The costumes from designer Mary Anne Kelling (with assistance from Laura Jones) really nailed the difference between characters of high and low estate - the prince in prison, and the various underling characters had clothes to fit their fortunes, while the characters in the royal court really stood out with color and even sparkled.  The visual extremes helped set up the boundaries of this otherworldly story.  Since I can’t pinpoint any elements of Eric Gonzalez’s sound design, it has to be one of those that fit the world of Sueno so perfectly that it didn’t stand out by being too flashy and calling attention to itself, or so out of place that it seemed wrong.  It rode the middle line and bolstered the tale as needed. 

“Liars and promise-breakers hold a special place in the inferno of my heart.”

If ever a show needed both a violence and intimacy choreographer (sometimes disturbingly mixed together), it’s Sueno, so they’re lucky to have had David P. Schneider on the case.  Both just realistic enough to make you uncomfortable but not enough to drive anyone onstage or off over the edge.  And with such a large stage and cast, using big design elements and moving through a story of many locations and subplots at a brisk pace, including some full-on war taking place, kudos to stage manager Suzanne Victoria Cross and ASM Johanna Keller Flores for keeping the whole thing on course from start to finish.  That fact that your work was completely invisible and the show ran smoothly means you were probably working your tails off the whole night.

“Dear God, please don’t wake me up.  And if I’m awake, please don’t let me sleep too soon.”

Pangea World Theater’s sprawling, epic production of Sueno posits that if we considered our life, both the good things and the bad things, as a dream we might easily wake up from at any moment, maybe we’d pay closer attention and appreciate the good things, not take them for granted as lasting forever. We might also bear the bad things with more grace, since they, too, are transitory.  It’s because we think we have all the time in the world that we can waste a lot of our time without meaning to.  And we can get run down by thinking during the bad times that things are never going to change, or that events are out of our control to influence, when that’s very likely not true at all.  Perhaps especially now, it’s good to be awakened to the positive moments in the midst of trying times.  Hopefully we’ll still appreciate the good times when they are - with luck and perseverance - more plentiful in the future.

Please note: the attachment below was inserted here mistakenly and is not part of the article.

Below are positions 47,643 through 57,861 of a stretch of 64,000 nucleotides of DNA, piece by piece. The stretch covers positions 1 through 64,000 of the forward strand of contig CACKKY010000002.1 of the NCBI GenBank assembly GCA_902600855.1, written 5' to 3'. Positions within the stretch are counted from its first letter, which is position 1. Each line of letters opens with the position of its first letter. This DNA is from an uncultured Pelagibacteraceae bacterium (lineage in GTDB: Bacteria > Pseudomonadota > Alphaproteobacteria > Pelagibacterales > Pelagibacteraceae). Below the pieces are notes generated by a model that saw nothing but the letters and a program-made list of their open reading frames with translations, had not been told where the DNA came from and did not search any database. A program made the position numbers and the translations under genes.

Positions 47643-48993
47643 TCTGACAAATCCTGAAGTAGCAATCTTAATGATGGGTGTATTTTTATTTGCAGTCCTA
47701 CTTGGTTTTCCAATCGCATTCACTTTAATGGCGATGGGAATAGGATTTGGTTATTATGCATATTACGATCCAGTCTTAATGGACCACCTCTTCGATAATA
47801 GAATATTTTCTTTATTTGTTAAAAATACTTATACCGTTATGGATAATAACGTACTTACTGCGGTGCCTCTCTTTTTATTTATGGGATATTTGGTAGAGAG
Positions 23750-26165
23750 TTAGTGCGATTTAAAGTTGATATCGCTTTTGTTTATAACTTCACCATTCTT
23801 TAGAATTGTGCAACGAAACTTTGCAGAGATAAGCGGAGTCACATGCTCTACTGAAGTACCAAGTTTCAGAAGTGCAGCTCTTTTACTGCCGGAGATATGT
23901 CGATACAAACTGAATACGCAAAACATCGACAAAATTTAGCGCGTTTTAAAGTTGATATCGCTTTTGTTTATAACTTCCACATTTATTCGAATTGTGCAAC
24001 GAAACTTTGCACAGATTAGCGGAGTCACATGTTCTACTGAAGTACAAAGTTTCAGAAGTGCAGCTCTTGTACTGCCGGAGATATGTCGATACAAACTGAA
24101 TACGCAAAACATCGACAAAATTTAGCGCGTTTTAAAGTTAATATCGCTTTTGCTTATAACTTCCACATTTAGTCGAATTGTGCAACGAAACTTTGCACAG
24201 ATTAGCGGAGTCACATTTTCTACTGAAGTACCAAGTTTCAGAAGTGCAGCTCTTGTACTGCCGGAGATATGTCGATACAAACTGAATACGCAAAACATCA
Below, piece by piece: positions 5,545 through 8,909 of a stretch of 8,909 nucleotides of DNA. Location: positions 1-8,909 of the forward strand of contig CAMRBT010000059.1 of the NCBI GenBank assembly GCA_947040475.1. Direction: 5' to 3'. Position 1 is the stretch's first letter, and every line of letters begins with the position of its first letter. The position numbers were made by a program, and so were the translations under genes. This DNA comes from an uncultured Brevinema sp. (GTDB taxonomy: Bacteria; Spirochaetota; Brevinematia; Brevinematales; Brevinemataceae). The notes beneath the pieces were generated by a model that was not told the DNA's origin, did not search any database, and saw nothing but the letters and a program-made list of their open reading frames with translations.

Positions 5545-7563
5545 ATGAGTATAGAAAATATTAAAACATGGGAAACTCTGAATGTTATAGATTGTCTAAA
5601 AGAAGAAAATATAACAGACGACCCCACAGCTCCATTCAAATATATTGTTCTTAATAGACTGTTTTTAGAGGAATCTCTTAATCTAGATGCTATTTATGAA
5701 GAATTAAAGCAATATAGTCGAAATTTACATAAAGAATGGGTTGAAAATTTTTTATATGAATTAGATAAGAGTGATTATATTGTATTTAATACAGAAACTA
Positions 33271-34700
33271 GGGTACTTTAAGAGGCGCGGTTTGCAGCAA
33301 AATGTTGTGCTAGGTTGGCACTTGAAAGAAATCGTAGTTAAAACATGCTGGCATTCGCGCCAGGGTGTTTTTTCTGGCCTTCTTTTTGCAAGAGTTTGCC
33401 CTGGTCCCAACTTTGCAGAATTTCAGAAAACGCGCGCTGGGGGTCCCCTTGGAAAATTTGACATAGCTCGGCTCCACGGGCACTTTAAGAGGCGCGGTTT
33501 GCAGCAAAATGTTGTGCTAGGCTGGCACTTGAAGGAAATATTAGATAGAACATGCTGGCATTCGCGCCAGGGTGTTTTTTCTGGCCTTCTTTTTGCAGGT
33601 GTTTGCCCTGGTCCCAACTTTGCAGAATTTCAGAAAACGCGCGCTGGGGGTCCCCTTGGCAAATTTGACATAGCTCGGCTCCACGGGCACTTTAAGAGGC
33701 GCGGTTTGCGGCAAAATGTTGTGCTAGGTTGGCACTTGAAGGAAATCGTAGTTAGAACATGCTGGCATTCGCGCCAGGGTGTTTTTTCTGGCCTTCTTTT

“Whatever God writes in the book of destiny cannot be rewritten, just mistranslated.”

Take care and be well, everyone - whatever reality you’re choosing to live in.  (Viruses permitting, Sueno performs through March 22, 2020 at the Lab Theater)

4.5 stars - Very Highly Recommended

[Photo: Fernando Collado as Segismundo in Pangea World Theater’s production of Sueno; photography by Bruce Silcox]

Thursday, March 12, 2020

Review - Saint Joan - Orchard Theater Collective - Fantastic Theater from True Believers - 5 Stars

The Orchard Theater Collective’s production of Saint Joan is fantastic.  (And I don’t say that lightly.). Honestly, just skip the rest of this review and just go.  If you love theater half as much as this crew obviously loves theater, you’ll all get along fine and be happy you got a chance to hang out for a couple of hours.

“Her heart would not burn.  It would not drown.”

What’s it about?  Joan of Arc, a young woman in the 15th century who claimed to hear voices from God instructing her to lead an army to drive the invading British out of France, and see French prince Charles crowned a king.  (Historical spoilers) Shortly after completing her mission, Joan was captured by the British, who tried her for witchcraft and heresy and burned her at the stake.  20 years later, King Charles VII ordered a new trial to clear Joan’s name and restore her reputation.  Many people in France considered her to be a saint, long before the Catholic Church got around to making it official in the early 20th century.

So, not a musical comedy.  But not without a lot of laughs all the same (that’s Shaw’s thing, whip-smart humor), and incredibly compelling theater to watch.

“The cathedral is empty, and the streets are full.”

The past year from a personal/family standpoint has been pretty traumatic.  I used to be able to just go see any theater production and find something to enjoy because, hey, it’s theater and there’s something just inherently fun and exciting about live performance.  It’s been hard to connect with theater again, as a writer or an audience member, since the deaths in my family, because, well, the foundations of your world get knocked out of alignment, it’s hard to give a crap about telling stories.  It’s still important, of course. It’s just hard to claw your way back to some kind of normalcy where you feel you can allow yourself to expend emotional energy on something imaginary.  It’s an ongoing process.  I’m nowhere near the end of it.  But I realized that it was a good sign at the start of 2020 when I actually found myself getting a little intrigued about the idea of seeing this or that play or theater company, or feel regret when I knew I was going to have to miss something because of scheduling and realize that meant I was genuinely interested in seeing it in the first place.  There are certain things I’m still just not up for.  No rhyme or reason to it, I just feel it in my gut and I’ve learned not to fight it for now.  Every day I open up a little more.  Every day it gets a little better.  Theater actually is helping.  One production pries open a little extra space for some other kind of theater to get in.